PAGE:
Google Hangouts for Lunchtime PD

The Literacy Coach and I put our deviously creative hats on to come up with a new form of Professional Development.  We developed a semi-monthly, 30-minute session that repeats three times during lunch from 11:00 – 12:30.  So far there have been five dates, and the fifth one which occurred today, was the most successful by far.

The Technology

Photo: roe17.org

Photo: roe17.org

We chose Google Hangouts for a couple of reasons.  First, it’s on everyone’s classroom computer.  It’s also an amazingly simple tool to use, and one that I think the staff could really use, considering we have seven buildings (8 if you count the District Office).  However, it’s a hard concept to demonstrate and fully understand the potential without actually participating.  And goodness knows I already make enough videos that they don’t watch.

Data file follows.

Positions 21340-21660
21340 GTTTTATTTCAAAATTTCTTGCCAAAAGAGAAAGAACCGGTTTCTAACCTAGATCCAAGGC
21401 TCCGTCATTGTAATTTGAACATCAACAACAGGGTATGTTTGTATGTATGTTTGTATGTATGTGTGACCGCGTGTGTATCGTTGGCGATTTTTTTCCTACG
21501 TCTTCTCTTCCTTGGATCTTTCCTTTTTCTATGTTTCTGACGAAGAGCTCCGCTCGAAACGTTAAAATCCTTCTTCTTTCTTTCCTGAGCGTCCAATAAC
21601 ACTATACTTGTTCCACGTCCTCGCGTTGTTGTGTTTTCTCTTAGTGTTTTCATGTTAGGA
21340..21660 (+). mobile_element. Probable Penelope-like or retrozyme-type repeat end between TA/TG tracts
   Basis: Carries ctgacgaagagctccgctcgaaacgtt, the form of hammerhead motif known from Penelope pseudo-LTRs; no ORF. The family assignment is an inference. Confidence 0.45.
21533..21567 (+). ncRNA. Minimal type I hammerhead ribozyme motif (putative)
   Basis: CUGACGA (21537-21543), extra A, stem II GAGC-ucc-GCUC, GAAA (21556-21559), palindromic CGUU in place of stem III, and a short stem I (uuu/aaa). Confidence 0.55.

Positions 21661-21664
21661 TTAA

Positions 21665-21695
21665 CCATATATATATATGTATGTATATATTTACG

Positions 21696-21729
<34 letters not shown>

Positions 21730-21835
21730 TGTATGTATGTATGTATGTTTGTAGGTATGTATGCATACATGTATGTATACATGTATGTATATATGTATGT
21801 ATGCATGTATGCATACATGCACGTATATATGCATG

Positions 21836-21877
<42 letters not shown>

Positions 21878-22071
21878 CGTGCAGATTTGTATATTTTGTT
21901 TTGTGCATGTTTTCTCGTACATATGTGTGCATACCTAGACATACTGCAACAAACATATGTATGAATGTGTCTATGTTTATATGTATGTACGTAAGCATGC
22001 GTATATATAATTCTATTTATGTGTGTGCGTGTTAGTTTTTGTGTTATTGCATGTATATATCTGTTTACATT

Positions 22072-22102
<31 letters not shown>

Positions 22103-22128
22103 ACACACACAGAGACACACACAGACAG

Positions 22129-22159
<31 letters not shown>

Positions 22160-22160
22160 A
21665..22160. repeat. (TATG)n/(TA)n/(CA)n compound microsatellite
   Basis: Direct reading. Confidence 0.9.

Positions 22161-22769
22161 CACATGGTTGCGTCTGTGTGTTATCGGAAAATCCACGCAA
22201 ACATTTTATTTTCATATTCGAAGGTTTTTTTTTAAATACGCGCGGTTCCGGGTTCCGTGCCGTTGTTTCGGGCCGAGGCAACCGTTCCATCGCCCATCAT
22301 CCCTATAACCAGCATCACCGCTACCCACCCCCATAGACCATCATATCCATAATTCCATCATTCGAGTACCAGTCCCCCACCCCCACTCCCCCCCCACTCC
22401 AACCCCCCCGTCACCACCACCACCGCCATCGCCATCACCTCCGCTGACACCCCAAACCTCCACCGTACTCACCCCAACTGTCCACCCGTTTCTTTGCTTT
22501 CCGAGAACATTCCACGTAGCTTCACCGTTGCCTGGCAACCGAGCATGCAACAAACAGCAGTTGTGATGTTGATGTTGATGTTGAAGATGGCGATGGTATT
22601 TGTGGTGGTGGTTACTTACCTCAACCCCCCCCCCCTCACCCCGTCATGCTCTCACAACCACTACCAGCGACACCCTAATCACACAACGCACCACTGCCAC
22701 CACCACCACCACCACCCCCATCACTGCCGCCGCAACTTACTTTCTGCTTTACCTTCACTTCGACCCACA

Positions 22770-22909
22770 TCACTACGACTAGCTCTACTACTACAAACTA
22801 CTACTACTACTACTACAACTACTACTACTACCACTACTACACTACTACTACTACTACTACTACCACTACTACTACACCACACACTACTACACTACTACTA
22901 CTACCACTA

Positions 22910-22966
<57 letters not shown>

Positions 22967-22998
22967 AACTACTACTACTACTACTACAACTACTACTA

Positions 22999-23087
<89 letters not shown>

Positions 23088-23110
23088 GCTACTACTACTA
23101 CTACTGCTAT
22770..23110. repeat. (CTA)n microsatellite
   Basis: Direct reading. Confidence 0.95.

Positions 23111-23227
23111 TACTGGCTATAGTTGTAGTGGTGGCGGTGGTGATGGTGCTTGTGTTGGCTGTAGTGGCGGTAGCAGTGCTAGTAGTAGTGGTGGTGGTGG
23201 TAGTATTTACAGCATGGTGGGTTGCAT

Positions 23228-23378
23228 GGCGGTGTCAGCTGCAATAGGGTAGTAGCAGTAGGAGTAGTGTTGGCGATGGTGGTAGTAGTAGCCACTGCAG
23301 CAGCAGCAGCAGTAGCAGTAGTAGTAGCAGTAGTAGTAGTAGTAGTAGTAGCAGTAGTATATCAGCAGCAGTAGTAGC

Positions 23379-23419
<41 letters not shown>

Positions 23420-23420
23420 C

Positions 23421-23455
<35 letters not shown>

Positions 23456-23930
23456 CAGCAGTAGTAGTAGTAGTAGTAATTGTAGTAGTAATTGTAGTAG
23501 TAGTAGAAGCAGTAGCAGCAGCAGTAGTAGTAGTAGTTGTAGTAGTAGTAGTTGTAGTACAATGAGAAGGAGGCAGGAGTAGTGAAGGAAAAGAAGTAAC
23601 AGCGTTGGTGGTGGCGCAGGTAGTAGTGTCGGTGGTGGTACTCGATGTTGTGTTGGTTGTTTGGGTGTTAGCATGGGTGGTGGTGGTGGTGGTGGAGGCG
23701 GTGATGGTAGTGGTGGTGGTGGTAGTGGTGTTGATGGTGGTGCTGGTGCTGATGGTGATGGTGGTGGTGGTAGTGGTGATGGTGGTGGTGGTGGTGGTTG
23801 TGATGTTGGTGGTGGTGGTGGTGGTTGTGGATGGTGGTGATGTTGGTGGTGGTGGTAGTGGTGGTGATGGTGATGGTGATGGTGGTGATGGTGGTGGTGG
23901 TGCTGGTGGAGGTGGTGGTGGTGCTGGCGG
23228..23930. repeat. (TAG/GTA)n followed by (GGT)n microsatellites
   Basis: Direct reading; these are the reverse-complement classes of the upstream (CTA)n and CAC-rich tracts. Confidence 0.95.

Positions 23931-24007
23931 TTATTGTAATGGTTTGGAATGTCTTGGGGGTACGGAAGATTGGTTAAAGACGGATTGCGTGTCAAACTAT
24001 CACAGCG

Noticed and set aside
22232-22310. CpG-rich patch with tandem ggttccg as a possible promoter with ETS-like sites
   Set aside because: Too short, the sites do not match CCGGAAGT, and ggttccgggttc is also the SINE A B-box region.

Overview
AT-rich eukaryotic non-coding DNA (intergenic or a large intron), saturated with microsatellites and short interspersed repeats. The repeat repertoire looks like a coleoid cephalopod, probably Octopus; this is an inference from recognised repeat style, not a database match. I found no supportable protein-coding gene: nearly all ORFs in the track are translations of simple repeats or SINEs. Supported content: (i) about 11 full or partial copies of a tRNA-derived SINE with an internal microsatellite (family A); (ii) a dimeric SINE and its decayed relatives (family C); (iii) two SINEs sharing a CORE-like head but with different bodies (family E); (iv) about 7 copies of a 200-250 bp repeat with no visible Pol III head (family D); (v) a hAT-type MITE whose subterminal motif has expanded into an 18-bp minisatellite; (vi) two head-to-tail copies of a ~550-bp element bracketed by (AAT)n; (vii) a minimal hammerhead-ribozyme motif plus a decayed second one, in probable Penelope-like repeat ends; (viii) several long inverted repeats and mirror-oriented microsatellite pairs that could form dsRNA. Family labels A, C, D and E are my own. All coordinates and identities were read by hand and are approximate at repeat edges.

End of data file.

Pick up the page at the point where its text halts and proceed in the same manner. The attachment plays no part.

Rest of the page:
The Content

Google Hangouts provides the framework, but the content had to come from elsewhere, and where better to look than other district-wide initiatives.  The Literacy Coach in our district is amazing: 30+ years of elementary teaching experience in all grades, not to mention a growth mindset like nobody has every seen.  She was always trying new styles, techniques, and ideas while in the classroom and hasn’t stopped.  She and I brainstormed about what teachers still weren’t ‘getting’ when it came to Daily 5/CAFE implementation, and also what they might like to learn with PARCC (our annual Common Core Standardized Test) on the horizon.

  • GHO #1 – Classroom Innovation
  • GHO #2 – Vocabulary Instruction
  • GHO #3 – Citing Evidence
  • GHO #4 – Paired Texts
  • GHO #5 – Constructed Responses on PARCC

The Details

Ms. Witkus and I created a Google Doc in advance, and developed an agenda, complete with questions and resources that we could share out through the Chat feature.